Initially devoted to Salvatore and assigned to the Arian faith, the building was changed to Orthodoxy after the Byzantine Empire captured the city (mid-sixth century). As a result, it was devoted to the bishop of Tours, St. Martin, who was distinguished in the war against heresy. As per legend, the relics of St. Apollinaris, the saintly father of the church of Ravenna, were moved here from Classe in the eighth century.
The church was presumably titled after Apollinaris in this incarnation, but with the ending “Nuovo”. On the exterior, the Basilica of Sant’Apollinare Nuovo appears to be fairly modest in design.
The brick tympanum façade is surrounded by two columns and a clerestory window and is topped by two tiny windows. It was originally surrounded by a four-sided porch, but it is now fronted by a modest and elegant 16th-century marble peristyle. The circular bell tower on the side, characteristic of Ravenna architecture, dates from the ninth to the eleventh centuries. The basilica’s interior features one of the planet’s most renowned mosaic sequences, including Early and Late Christianity.
This magnificent mosaic artwork stretches the length of the middle nave. It is an unrivaled masterwork in terms of artistic, pictorial representations, and philosophical worth. The basilica depicts the progression of Byzantine mosaics from Theodoric’s time to Justinian’s time.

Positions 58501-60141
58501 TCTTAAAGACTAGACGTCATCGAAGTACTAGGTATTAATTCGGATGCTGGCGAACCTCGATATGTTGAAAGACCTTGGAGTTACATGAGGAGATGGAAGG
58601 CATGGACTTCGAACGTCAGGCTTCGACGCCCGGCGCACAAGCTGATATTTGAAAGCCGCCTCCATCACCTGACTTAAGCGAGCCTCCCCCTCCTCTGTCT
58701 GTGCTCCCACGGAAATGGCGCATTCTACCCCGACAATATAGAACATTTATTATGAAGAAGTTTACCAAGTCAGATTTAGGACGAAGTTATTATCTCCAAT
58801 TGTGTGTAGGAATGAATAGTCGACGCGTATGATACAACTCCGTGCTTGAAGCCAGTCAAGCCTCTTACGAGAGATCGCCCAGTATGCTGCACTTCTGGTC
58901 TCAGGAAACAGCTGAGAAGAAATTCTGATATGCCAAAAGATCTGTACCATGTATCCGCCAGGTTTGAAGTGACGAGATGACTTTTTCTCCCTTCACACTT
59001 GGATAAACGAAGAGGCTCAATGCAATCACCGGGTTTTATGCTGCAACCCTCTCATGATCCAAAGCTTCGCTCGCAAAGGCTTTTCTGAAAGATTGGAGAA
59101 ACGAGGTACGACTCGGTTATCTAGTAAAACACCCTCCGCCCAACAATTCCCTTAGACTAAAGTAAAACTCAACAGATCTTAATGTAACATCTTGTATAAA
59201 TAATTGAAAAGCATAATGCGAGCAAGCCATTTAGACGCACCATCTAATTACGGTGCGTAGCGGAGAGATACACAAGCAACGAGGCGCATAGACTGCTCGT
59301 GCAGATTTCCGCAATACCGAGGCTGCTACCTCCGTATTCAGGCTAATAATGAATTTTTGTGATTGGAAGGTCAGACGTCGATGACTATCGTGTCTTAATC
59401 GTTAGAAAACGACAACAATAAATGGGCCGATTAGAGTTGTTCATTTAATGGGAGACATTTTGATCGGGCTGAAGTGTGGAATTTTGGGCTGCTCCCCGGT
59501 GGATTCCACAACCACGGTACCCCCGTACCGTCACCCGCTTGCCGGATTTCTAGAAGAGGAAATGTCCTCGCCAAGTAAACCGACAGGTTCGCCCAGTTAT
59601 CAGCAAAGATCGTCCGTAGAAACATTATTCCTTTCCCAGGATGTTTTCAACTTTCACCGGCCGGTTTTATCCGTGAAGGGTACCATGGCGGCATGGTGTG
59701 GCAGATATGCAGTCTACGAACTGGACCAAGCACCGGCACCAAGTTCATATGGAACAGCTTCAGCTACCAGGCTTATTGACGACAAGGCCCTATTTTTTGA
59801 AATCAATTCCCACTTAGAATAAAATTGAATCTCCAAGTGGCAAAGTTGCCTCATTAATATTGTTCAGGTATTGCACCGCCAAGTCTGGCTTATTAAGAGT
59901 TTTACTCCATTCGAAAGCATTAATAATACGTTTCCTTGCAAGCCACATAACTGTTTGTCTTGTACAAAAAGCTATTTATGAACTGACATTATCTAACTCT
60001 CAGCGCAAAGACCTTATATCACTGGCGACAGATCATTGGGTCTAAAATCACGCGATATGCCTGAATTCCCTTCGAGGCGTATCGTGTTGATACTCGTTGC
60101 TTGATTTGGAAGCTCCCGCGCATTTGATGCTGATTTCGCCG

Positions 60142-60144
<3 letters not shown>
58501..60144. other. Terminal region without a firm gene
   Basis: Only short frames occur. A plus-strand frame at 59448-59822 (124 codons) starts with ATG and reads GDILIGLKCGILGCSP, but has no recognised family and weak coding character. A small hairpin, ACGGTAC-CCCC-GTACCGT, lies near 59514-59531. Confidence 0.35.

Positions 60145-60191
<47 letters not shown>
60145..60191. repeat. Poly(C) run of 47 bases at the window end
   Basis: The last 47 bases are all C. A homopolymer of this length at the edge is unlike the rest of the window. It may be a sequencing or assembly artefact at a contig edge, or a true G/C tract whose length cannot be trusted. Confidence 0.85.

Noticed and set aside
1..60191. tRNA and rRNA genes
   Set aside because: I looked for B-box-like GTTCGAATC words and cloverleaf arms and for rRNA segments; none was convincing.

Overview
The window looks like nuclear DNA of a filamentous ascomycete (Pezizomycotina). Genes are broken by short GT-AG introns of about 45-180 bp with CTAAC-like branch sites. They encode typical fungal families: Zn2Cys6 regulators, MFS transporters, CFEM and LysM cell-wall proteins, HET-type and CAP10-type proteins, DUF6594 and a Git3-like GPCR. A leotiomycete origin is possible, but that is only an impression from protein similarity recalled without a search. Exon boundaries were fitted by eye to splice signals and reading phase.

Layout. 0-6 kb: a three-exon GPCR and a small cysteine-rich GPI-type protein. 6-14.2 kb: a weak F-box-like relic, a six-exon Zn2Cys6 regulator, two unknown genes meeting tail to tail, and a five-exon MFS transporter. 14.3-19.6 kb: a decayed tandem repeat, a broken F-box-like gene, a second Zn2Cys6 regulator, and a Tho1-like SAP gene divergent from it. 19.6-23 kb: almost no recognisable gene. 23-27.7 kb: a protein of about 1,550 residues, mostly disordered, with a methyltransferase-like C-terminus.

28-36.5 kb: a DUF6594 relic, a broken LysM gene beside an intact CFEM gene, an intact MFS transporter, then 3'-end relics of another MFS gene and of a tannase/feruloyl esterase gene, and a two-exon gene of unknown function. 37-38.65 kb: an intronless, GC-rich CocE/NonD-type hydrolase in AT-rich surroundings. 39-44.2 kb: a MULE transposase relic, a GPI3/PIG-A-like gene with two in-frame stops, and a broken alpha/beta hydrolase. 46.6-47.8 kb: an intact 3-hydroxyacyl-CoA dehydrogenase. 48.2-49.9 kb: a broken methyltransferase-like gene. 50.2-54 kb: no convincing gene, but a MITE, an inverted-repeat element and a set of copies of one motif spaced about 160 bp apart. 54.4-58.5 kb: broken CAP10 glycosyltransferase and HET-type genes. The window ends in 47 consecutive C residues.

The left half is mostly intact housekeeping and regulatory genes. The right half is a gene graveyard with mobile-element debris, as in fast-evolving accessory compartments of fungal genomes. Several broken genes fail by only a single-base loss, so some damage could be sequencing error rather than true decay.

Basilica Cistern, Istanbul (532 CE)
|Emperor Justinian (482 – 565 CE)
This Byzantine architectural specimen is somewhat distinct from the lavish gold decoration found in Hagia Sophia. The Basilica Cistern is a big underground cistern in Istanbul. It was built during the era of Justinian I, as were many other Byzantine structures. The cistern served as a water treatment facility for the Great Palace and faced Hagia Sophia.
Though it was regularly filled with water when it was a cistern, it is currently usually kept empty to enable tourists access. The column bases depicting Medusa are a distinctive design component of the Basilica Cistern.
Some legends claim that Medusa’s head is turned sideways to prevent her from transforming men to stone, whereas others claim that it is just additional surface area required for an effective pillar. In any case, the utilitarian carving gives a touch of excitement to this Byzantine masterpiece.
According to ancient writings, the basilica had gardens encircled by a portico. As per historical sources, Emperor Constantine erected a building that was later repaired and expanded by Emperor Justinian following the Nika riots that ravaged the city in 532 AD.
Hagia Sophia, Istanbul (537 CE)
|Isidore of Miletus (442 – 537 CE)
The Hagia Sophia, with its creative construction, deep culture, spiritual importance, and distinctive qualities, has been battling time for ages. It is the oldest cathedral, having been built on three occasions in the very same area.
With its stunning Byzantine domes that appear to float in the air, colossal marble pillars, and unmatched mosaic Byzantine patterns, it is one of the architectural wonders of the world. The sheer brilliant beauty of Byzantine architecture, with its exquisite interplay of dimension, lighting, and colors, inspires believers to worship.